talk about tough. is hillary? she is not bill clinton. >> no. and she is not good at answering those type of questions. so why should she? it is about winning an election. >> should she have to answer questions if she wants to run the country? >> not if you already have half the people in your party. >> she does. >> it is about winning and losing. >> she feels like she minimizes damage? began the committee said they will have six debates so will she debate her shadow? >> something like that. good to talk to you. [laughter] we will be on this story all week up next we have the issue how abc news george
stephanopoulos why he is getting a pass after failing to disclose his donations to the clinton foundation in coming up next hour. meanwhile of clinton cash was ruled by stephanopoulos before we knew about his donations that is tomorrow right here on the "varney & co.". after chris roberts said he could hack into the plane's flight system. remember what he said about packing into the entertainment system? the maddow was frustrated sitting on an airplane and know there was security risks flight communications media should not have been so blind and consequences went from there. >> i offered to sit down with them on numerous occasions. >> the fbi was there that
particular day. >> he was on the flight from denver to syracuse and he said there are boxes under every seat he could get into it to provide data that could be taken to the cockpit he could make one of the engines climb higher with this sudden and ramp up in the engine gore move sideways and he treated that out now they detained him for three hours. they checked the plane and sharing of the boxes under his seat were interfered with was the expression. is this real? >> no. as a pilot. the tech community goes oh my gosh. what is the safety? the pilot community says you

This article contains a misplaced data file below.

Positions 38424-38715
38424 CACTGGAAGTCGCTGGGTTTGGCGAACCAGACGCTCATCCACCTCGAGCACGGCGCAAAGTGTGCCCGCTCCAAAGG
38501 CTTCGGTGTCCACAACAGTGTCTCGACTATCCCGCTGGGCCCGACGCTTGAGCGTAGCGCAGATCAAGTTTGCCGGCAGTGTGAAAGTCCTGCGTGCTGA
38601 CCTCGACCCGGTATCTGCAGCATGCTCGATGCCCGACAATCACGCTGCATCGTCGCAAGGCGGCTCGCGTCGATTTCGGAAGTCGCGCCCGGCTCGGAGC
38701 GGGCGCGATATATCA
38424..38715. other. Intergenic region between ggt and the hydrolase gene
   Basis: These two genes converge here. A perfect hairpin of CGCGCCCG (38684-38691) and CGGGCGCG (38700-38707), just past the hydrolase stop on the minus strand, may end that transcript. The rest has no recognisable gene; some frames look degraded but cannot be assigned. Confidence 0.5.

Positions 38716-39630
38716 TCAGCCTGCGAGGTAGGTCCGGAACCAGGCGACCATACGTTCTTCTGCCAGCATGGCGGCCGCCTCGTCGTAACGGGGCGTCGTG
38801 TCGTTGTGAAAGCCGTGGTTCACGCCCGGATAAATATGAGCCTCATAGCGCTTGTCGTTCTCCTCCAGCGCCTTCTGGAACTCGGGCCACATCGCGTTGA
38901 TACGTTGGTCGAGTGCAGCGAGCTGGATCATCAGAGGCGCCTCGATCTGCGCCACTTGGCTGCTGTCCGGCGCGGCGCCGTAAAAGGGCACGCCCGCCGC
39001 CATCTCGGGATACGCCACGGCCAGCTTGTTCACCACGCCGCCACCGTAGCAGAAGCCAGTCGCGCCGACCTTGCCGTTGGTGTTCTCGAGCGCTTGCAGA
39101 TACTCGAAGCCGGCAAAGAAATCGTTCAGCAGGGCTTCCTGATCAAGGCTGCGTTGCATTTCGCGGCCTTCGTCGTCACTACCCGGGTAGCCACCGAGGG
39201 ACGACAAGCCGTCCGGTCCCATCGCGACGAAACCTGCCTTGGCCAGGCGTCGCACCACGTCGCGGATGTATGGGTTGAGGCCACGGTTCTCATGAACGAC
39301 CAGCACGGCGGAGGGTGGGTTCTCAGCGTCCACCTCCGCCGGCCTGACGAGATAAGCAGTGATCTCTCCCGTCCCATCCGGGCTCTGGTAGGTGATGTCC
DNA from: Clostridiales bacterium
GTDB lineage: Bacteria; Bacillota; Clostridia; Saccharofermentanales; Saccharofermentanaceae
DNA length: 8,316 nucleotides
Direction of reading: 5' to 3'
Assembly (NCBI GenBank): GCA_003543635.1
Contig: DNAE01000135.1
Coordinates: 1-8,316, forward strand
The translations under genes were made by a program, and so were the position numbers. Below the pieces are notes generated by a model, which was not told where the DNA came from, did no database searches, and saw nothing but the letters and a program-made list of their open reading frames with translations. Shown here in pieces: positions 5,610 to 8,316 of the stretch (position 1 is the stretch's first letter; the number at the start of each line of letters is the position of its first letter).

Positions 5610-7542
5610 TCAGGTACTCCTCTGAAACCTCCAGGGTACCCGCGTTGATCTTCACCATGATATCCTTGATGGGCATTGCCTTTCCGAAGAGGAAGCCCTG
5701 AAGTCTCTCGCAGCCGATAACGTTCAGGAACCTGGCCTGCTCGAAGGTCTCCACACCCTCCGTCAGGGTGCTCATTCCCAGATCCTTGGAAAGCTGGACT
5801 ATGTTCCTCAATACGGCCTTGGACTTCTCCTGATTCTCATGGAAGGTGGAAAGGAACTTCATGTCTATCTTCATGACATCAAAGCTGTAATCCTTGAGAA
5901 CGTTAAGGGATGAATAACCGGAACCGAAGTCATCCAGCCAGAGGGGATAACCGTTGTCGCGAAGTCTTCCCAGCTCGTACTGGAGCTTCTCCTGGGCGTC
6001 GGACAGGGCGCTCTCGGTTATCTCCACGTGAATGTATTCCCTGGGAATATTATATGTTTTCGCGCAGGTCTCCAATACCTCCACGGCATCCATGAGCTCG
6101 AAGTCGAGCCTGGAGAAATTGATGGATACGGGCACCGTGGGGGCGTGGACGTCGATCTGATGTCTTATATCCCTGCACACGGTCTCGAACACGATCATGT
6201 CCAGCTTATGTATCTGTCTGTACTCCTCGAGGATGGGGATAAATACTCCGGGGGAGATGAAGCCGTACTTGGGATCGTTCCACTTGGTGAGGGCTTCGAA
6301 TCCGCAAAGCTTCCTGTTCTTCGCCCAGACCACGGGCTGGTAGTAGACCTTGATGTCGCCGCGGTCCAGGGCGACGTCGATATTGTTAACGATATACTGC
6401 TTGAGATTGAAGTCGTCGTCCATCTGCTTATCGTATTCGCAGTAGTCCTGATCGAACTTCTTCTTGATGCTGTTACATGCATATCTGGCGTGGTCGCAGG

are kidding me. first of all he made all kinds of claims. he was on the 737 with the in gin indicator crew over to system but there isn't one on this plane. he made that up. second the cockpit and the controls are separate there is no digital anything. that is like me to say i went to buy your house and i got into your wife i system i could turn on the light switch due in your bathroom. they are not connected. >> he said he could provide false dated to the cockpit. >> they are not connected it is your bathroom light switch is the same thing. >> key is the security expert i think he is drumming up business trying
to be famous and get customers. >> so in your opinion there is no threat for hackers? >> it is not connected. >> no more than i could turn on your bathroom light switch. >> what about ground control and control towers could they get into those computers to create havoc? >> they are not wi-fi. they switchover to satellite but that is a lot. now getting back to the big corporate stories. centered around what you eat is the headlines. >> good morning. a new report says taco bell applied for a liquor license for a location is in chicago that means they also want to sell margaritas.
that will appeal to use of millenials over 20 years old. the shares are down 1% right now. the "wall street journal" says target's ceo met with executives for kraft foods' general mills and kellogg to say they will spend less money promoting their items on their shells. they prefer fresh food over processed food. target shares are down fractionally. now expecting to issue a final ruling this week to kill most use of trans fact that is to reduce from frozen pizza to candy. they're forcing us to be a healthy nation. tom: i am going back to the margaritas that the talk about window. >> but you go after you have